Author(s): Grunwald T, Beck H, Lehnertz K, Blmcke I, Pezer N,
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Abstract Studies in rodents and nonhuman primates have linked the activity of N-methyl-D-aspartate (NMDA) receptors within the hippocampus to animals' performance on memory-related tasks. However, whether these receptors are similarly essential for human memory is still an open question. Here we present evidence suggesting that hippocampal NMDA receptors, most likely within the CA1 region, do participate in human verbal memory processes. Words elicit a negative event-related potential (ERP) peaking around 400 ms within the anterior mesial temporal lobe (AMTL-N400). Ketamine, an NMDA-receptor antagonist, reduces the amplitude of the AMTL-N400 (in contrast to other hippocampal potentials) on initial presentation, eliminates the typical AMTL-N400 amplitude reduction with repetition, and leads to significant memory impairment. Of the various hippocampal subfields, only the density of CA1 neurons correlates with the word-related ERPs that are reduced by ketamine. Altogether, our behavioral, anatomical, and electrophysiological results indicate that hippocampal NMDA receptors are involved in human memory.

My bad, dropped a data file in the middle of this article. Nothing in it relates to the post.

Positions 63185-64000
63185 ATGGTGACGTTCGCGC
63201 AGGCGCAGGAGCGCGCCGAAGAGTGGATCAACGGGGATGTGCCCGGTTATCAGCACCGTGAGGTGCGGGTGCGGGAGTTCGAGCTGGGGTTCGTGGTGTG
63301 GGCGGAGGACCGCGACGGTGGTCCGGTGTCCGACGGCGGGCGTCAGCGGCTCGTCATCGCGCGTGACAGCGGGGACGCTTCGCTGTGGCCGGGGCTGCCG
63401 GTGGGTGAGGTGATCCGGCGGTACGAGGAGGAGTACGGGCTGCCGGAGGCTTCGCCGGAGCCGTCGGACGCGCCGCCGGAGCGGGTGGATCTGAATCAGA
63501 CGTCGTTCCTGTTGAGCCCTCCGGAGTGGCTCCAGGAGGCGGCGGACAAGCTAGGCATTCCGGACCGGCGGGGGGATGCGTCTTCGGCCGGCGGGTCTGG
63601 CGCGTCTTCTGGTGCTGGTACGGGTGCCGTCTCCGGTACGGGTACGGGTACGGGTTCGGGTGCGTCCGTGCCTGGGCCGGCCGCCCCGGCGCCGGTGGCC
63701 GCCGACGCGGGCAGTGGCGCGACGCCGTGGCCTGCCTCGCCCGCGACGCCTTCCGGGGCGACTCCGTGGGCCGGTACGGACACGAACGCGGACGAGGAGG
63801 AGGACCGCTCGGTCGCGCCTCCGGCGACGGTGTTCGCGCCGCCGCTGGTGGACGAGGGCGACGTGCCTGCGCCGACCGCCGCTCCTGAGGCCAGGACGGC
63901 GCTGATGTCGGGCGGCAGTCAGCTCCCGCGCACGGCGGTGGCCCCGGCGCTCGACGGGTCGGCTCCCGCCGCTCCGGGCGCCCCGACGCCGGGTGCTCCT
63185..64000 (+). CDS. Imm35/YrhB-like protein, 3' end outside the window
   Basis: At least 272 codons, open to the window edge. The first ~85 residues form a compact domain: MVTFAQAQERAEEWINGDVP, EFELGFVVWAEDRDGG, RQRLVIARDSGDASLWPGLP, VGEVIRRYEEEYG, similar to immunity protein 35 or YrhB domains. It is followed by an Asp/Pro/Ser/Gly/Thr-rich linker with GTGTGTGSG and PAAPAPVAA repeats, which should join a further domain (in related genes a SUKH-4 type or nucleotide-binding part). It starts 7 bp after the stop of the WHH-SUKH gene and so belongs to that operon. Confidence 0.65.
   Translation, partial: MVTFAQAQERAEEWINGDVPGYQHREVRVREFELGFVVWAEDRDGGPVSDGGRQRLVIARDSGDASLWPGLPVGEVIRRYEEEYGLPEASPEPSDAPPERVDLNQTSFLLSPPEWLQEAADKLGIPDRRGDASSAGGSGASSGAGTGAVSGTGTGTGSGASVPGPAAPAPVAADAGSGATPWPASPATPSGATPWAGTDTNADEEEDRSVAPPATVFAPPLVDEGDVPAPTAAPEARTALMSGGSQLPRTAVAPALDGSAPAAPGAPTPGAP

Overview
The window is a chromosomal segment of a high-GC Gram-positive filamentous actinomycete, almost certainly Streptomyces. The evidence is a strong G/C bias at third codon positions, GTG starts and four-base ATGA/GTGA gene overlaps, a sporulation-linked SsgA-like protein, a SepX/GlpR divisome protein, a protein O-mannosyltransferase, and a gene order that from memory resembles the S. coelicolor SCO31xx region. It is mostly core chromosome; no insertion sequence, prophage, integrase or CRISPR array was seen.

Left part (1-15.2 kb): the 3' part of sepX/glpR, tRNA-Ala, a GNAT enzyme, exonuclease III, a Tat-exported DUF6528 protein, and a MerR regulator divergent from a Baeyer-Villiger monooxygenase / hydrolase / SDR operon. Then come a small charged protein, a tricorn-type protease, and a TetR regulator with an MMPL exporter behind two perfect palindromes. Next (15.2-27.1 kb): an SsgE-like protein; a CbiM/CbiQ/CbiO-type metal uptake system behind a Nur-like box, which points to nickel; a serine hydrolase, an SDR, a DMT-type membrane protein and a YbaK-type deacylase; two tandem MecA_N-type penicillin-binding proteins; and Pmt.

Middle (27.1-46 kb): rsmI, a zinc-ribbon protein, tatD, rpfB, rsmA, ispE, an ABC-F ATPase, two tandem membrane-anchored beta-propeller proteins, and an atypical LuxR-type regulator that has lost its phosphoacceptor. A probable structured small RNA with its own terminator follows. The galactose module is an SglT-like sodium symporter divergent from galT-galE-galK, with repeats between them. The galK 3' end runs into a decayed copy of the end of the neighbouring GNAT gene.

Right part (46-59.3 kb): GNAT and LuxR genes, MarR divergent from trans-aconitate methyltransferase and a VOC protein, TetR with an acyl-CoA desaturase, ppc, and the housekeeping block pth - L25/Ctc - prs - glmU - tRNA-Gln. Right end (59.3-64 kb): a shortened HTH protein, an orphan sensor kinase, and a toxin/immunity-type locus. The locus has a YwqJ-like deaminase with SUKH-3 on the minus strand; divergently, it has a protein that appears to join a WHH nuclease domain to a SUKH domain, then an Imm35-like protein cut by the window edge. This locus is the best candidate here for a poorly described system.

This article was published in Proc Natl Acad Sci U S A
and referenced in Brain Disorders & Therapy